How To Access Windows Drives From Linux?
This one's a quick how-to about mounting Windows drives from Linux(Fedora 7).
From the Fdisk manual pages:
"Hard disks can be divided into one or more logical disks called partitions. This division is described in the partition table found in sector 0 of the disk. There may be reasons of security, ease of administration and backup, or testing, to use more than the minimum number of partitions".
You would have seen C Drive, D Drive, E Drive, etc on Windows. They are also known as logical disks and partitions. Users wanting to migrate to Linux often install dual operating systems on their desktop computers. Many of you would have installed both Windows and Fedora GNU/Linux on your computers. When you boot Windows you don't see the Linux drives and when you boot Linux you don't see Windows drives.
You can access the Windows drives from Linux using fdisk and mount commands. The procedure to set this up is very easy on Fedora 7. I did it in only two steps.
The fdisk manual page says, "fdisk (in the first form of invocation) is a menu driven program for creation and manipulation of partition tables. It understands DOS type partition tables and BSD or SUN type disklabels". Let's use the intelligence of fdisk.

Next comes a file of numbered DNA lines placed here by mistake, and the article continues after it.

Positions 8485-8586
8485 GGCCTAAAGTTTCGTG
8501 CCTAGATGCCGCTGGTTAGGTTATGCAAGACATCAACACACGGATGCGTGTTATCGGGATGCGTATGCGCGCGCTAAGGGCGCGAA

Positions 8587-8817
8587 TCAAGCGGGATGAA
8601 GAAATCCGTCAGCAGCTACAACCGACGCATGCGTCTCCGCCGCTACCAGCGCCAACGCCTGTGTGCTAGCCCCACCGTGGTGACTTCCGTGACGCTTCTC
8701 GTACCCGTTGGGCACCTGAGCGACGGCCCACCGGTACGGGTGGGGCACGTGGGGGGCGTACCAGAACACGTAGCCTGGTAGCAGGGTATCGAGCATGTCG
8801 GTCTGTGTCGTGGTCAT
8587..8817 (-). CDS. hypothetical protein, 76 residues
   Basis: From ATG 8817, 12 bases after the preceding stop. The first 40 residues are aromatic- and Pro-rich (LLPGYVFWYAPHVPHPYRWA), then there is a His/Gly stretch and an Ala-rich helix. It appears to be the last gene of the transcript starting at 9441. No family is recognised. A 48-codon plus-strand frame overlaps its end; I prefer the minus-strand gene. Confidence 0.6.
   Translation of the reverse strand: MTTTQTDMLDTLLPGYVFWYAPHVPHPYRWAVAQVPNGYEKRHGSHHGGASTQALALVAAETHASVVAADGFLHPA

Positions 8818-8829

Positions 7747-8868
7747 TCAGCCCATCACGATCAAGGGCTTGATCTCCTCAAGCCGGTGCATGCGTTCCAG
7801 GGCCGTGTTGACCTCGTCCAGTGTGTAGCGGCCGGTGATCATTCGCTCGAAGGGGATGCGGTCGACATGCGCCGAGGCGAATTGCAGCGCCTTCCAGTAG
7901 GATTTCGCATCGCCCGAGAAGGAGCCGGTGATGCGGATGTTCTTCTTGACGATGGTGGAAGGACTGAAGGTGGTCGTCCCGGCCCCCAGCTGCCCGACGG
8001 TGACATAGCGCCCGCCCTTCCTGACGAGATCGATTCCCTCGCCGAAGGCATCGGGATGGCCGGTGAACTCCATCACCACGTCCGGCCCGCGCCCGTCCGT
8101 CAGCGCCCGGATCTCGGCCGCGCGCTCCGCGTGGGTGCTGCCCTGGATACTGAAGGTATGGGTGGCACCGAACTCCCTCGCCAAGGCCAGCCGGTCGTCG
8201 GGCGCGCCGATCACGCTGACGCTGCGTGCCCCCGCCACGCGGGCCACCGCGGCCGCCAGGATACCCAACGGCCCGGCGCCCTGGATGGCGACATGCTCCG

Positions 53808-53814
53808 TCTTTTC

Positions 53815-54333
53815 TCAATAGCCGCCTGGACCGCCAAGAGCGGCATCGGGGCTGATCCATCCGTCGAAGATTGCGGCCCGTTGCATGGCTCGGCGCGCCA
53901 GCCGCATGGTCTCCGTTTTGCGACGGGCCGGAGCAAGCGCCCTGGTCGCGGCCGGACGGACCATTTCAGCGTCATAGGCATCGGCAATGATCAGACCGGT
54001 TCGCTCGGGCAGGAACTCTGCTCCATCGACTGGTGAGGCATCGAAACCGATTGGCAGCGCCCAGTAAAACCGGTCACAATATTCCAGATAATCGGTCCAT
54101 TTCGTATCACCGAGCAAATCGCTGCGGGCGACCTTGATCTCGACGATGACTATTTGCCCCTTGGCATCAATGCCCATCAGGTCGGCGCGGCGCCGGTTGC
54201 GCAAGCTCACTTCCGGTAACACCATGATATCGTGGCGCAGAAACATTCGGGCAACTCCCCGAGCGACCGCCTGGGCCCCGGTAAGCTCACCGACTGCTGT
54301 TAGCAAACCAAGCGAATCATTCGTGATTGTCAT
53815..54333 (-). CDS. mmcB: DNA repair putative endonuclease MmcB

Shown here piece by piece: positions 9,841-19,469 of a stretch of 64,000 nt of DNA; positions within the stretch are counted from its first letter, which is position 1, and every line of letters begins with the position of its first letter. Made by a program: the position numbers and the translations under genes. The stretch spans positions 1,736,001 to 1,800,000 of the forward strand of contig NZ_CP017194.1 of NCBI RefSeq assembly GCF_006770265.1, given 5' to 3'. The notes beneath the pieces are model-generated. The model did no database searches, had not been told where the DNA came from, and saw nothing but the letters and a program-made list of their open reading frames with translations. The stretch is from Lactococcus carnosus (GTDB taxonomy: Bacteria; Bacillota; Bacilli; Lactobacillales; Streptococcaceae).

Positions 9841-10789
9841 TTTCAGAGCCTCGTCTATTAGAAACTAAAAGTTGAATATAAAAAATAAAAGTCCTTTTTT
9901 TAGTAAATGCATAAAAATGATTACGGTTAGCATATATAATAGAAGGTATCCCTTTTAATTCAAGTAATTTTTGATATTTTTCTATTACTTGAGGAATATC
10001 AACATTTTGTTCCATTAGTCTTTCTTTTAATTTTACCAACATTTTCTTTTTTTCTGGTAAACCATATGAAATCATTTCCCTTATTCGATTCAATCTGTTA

Step 1: Type the below command in the Terminal as root
Edit: It is the letter 'L' in lowercase. Some users thought it was 1(numeric one). There is a space between fdisk and -l.
You will see tabular data like below.
We only want information from Device and System columns. In the first row, we see a device /dev/sda1 with the file system HPFS/NTFS. This is the Windows XP C drive. Let's access this drive using the mount command. The mount command helps us to attach the Windows C Drive to any directory on the Linux file system.
mount /dev/sda1 /mnt
This will attach the Windows C drive to the /mnt directory. Now you can see the files and folders in your Windows C Drive at /mnt. You can add an entry in your fstab file to mount the Windows directory every time you boot Linux.